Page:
Le Mans still has the reputation of being the most punishing endurance race in the world. With its association with powerful engines in combination with perfectionism and professionalism, a victory in the world’s most famous endurance race represents a unique opportunity to bolster one’s image and benefit economically for both racing teams and manufacturers. Many manufacturers were already putting their trust in innovative ZF technology back then.
The racing success of the Lotus in the early 60s spurred manufacturers and racing teams to seek the assistance of the drive specialist based near Lake Constance: While attention was initially focused on the smaller 5 DS 12 and 5 DS 20 versions, it quickly became clear that a larger version was necessary in the area of long-distance racing as well as in volume production of sports cars. The fact that the heavier-duty transmission version 5 DS 25 was primarily in use at the traditional Le Mans 24-hour race – the emotionally charged zenith of endurance motorsports – was for the following reason in particular, which is also explained in the current blockbuster Ford v Ferrari, aka Le Mans ’66:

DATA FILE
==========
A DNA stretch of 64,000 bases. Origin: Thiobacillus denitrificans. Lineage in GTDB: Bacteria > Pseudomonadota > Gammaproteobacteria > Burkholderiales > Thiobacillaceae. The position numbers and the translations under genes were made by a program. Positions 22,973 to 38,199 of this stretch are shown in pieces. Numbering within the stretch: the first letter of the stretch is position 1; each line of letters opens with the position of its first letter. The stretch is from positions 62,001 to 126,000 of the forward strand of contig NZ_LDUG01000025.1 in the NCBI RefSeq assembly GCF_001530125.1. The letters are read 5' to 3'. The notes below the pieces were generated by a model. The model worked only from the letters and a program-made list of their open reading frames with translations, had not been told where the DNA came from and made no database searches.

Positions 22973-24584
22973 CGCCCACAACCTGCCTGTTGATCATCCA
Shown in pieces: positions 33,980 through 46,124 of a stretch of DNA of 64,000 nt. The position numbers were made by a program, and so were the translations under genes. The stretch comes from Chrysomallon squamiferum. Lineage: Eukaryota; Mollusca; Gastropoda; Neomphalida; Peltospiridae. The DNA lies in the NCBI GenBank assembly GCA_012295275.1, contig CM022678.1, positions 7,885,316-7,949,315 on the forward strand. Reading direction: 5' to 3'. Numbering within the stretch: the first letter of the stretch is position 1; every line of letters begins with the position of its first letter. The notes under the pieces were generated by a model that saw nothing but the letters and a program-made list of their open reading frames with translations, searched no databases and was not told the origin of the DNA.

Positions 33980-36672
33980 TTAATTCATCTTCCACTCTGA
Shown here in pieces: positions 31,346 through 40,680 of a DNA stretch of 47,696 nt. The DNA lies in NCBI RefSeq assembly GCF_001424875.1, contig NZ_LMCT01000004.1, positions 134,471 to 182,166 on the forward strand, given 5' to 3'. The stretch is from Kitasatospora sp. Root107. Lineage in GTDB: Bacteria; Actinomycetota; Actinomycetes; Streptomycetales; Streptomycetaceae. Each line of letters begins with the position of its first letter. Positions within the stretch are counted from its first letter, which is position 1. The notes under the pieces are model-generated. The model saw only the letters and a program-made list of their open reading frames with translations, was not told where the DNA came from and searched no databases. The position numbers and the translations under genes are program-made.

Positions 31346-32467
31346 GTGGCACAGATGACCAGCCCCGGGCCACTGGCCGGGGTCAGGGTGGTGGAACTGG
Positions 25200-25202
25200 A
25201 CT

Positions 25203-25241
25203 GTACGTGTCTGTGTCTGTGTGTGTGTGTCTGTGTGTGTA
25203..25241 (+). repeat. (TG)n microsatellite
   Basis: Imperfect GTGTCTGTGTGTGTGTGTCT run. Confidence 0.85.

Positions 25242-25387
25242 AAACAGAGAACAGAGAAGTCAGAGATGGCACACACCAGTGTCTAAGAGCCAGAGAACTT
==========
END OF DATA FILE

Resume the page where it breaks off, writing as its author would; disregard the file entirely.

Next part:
Henry Ford II decided to go to war with Ferrari, which maintained a Le Mans winning streak from 1960 to 1965 – and a replacement had to be found for the Colotti transmissions previously installed by Ford. After Ford ventured to Le Mans for the first time with the GT 40 in 1964, shortly after the first test runs with this race car in April, several of the 4.2-liter vehicles had to abandon the race due to transmission failure despite having set a new lap record and top-speed benchmark. Ford then awarded ZF the contract to develop a reinforced racing transmission that could withstand the 24-hour race, resulting in the next performance stage for the series, with an integrated differential and featuring 250 newton meters of torque: the 5 DS 25. However, this racing transmission was also able to transmit more power.